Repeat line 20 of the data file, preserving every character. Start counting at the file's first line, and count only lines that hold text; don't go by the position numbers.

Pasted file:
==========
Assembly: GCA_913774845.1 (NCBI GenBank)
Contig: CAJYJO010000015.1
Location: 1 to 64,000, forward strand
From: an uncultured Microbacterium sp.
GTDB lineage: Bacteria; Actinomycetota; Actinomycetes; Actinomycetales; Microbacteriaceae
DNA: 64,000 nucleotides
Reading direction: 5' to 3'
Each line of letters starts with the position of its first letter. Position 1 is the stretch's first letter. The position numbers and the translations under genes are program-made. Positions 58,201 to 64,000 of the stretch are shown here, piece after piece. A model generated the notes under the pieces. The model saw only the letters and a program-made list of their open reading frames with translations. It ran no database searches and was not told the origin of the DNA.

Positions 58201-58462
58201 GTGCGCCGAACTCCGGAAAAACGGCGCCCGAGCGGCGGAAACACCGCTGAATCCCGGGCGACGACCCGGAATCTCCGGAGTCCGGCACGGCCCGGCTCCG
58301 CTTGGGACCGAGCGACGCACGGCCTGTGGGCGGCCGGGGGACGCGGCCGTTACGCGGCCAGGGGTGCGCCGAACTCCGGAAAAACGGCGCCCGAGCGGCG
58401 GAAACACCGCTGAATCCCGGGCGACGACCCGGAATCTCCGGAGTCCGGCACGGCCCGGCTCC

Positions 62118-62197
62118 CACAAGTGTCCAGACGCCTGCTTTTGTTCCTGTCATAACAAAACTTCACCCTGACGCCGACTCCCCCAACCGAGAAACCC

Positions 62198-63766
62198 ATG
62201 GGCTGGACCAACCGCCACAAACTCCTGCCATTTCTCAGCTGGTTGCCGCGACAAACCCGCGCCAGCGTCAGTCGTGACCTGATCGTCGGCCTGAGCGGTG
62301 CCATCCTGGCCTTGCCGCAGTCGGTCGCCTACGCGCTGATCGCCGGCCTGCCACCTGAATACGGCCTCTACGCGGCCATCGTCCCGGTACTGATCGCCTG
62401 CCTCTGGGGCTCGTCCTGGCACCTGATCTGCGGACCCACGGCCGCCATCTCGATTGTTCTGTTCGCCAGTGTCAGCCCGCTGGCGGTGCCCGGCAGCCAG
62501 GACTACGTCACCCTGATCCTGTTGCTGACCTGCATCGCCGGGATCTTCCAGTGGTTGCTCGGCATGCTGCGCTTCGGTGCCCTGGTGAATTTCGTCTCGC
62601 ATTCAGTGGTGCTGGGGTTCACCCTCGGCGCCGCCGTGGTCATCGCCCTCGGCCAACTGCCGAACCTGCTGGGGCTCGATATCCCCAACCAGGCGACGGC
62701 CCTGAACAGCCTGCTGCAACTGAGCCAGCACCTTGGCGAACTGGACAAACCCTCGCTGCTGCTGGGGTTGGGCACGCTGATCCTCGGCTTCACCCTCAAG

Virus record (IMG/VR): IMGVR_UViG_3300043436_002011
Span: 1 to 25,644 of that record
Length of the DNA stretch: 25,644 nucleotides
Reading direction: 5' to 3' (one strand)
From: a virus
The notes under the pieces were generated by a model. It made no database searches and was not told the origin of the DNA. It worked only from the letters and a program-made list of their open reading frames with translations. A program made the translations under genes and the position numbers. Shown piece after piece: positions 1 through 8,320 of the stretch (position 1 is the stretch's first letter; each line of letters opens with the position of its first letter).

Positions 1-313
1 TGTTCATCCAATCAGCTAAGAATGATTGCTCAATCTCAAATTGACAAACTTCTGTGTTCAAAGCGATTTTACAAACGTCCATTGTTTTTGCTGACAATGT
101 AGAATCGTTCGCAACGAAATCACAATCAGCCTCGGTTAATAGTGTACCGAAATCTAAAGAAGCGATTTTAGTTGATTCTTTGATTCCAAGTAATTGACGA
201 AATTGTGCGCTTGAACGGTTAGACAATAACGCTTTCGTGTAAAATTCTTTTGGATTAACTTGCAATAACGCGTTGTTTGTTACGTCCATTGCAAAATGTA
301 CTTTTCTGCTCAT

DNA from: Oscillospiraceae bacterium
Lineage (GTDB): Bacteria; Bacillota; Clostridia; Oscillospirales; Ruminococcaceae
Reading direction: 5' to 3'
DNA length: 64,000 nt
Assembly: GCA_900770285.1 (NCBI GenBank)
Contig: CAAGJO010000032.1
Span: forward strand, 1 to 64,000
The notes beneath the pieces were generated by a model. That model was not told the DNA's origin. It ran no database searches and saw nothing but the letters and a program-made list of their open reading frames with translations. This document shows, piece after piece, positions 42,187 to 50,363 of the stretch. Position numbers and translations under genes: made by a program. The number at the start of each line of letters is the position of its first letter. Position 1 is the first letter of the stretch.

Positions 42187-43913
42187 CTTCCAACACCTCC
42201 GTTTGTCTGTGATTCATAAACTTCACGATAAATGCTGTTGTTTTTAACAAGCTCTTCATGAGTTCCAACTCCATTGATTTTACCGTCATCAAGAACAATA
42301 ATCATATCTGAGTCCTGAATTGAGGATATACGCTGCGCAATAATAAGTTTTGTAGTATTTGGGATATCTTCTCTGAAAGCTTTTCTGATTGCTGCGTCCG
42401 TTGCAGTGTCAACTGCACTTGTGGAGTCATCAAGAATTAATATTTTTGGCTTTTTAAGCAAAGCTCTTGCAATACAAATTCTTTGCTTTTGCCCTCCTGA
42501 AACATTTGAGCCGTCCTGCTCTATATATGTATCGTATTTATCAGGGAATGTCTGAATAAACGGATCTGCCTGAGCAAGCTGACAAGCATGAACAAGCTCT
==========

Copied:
62501 GACTACGTCACCCTGATCCTGTTGCTGACCTGCATCGCCGGGATCTTCCAGTGGTTGCTCGGCATGCTGCGCTTCGGTGCCCTGGTGAATTTCGTCTCGC